“It’s getting cold in the mesosphere. Very cold,” wrote Dr. Tony Phillips in early June.
This development is causing noctilucent clouds (NLCs) to spill out of the Arctic to middle latitudes.
“I’ve been waiting for years to see NLCs (noctilucent clouds), and finally it happened!” reported Phil Halpert from London, England. He noticed their electric-blue ripples over local rooftops, then rushed out to photograph them over Clissold Park.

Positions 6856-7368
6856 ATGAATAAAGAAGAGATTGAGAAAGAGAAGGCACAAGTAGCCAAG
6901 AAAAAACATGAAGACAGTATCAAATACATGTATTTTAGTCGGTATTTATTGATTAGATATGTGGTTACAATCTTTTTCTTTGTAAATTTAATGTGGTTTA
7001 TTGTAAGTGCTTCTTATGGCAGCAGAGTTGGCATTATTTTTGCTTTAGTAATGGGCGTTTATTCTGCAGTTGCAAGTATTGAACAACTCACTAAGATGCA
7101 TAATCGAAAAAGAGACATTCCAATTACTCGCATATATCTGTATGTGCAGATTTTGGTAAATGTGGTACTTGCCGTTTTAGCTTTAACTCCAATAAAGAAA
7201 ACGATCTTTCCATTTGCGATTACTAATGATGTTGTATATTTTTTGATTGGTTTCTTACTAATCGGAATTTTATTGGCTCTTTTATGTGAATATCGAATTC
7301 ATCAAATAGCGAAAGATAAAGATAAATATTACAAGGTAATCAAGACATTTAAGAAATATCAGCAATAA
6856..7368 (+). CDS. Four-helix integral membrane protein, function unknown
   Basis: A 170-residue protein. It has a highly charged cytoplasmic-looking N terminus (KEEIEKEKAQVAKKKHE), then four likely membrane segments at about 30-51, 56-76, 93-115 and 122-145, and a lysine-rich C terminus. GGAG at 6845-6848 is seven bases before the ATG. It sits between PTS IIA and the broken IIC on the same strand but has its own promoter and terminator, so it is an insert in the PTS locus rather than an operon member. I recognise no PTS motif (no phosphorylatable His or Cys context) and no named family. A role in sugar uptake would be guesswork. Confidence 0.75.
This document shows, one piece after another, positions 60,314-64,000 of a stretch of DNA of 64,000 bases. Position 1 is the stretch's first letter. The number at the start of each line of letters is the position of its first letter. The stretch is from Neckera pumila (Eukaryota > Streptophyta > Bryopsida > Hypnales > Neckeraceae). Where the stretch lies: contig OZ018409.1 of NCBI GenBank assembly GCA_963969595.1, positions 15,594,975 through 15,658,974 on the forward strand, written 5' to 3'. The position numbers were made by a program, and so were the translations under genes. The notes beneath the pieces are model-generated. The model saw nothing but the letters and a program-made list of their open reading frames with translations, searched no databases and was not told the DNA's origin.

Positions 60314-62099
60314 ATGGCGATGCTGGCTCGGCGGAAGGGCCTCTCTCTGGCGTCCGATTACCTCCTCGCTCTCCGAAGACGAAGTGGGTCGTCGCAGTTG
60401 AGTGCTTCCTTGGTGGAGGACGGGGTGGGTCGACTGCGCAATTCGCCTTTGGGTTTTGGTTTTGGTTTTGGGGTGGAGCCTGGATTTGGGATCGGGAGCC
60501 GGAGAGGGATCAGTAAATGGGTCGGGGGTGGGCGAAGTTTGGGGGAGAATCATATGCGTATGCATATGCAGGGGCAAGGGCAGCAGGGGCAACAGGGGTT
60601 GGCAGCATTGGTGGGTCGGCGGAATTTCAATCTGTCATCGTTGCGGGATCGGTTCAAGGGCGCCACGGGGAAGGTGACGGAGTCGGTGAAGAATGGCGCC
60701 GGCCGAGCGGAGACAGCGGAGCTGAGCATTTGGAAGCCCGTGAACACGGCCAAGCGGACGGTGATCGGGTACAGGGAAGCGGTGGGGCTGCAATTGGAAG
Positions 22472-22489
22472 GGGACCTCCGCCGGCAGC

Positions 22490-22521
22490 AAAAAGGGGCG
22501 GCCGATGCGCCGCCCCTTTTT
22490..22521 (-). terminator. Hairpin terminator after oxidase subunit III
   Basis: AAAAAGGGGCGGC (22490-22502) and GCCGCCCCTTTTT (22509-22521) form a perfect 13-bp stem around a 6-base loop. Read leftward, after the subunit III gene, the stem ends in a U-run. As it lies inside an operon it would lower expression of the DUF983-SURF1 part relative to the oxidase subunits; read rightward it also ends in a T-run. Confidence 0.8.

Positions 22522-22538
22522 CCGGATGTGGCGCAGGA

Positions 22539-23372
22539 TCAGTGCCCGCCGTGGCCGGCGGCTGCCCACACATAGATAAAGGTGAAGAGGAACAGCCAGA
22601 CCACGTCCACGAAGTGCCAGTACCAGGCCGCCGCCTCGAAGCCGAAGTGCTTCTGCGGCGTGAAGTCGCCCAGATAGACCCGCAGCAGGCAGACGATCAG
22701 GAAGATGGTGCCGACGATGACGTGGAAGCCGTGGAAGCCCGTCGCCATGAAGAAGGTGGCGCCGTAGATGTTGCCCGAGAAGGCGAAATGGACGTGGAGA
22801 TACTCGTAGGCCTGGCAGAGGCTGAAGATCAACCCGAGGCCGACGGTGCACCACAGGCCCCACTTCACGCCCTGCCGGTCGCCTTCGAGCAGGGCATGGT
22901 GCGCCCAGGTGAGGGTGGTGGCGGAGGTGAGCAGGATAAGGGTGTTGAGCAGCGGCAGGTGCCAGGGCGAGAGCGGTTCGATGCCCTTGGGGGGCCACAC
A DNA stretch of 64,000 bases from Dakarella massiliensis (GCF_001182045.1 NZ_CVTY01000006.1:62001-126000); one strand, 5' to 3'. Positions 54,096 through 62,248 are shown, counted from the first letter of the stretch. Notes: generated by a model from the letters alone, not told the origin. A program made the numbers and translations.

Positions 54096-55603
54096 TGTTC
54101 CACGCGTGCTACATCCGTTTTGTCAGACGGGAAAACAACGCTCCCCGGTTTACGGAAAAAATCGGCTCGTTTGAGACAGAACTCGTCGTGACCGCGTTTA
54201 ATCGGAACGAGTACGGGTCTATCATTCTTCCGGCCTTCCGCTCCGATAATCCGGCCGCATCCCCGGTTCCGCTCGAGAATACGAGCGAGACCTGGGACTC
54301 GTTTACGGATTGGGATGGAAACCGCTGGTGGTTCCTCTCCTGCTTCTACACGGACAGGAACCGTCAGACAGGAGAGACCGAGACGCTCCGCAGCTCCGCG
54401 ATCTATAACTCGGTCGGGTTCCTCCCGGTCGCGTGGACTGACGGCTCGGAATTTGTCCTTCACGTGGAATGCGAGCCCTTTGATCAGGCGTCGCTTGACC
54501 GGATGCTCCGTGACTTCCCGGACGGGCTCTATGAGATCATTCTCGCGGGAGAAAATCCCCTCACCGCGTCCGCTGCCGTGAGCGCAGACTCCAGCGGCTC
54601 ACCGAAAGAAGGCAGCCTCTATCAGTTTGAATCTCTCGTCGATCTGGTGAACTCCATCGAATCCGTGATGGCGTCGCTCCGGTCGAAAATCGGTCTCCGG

“2020 is shaping up to be a cold and wet year in the mesosphere,” says Lynn Harvey of the University of Colorado Laboratory for Atmospheric and Space Physics.
“Temperatures, in particular, are very cold,” says Harvey. “In fact, mid-latitude temperatures (35N-55N) in late May (DOY 142-148) were the coldest of the AIM record”–that is, since 2007 when NASA’s AIM spacecraft began monitoring noctilucent clouds.
I have no idea what this means to us down here on the surface of the planet, do you?
See full article and photo:
Still happening on 6 July. Lots of photos
Major noctilucent clouds outbreak over Europe
Thanks to Benjamin Napier, Stephen Bird and several others for these links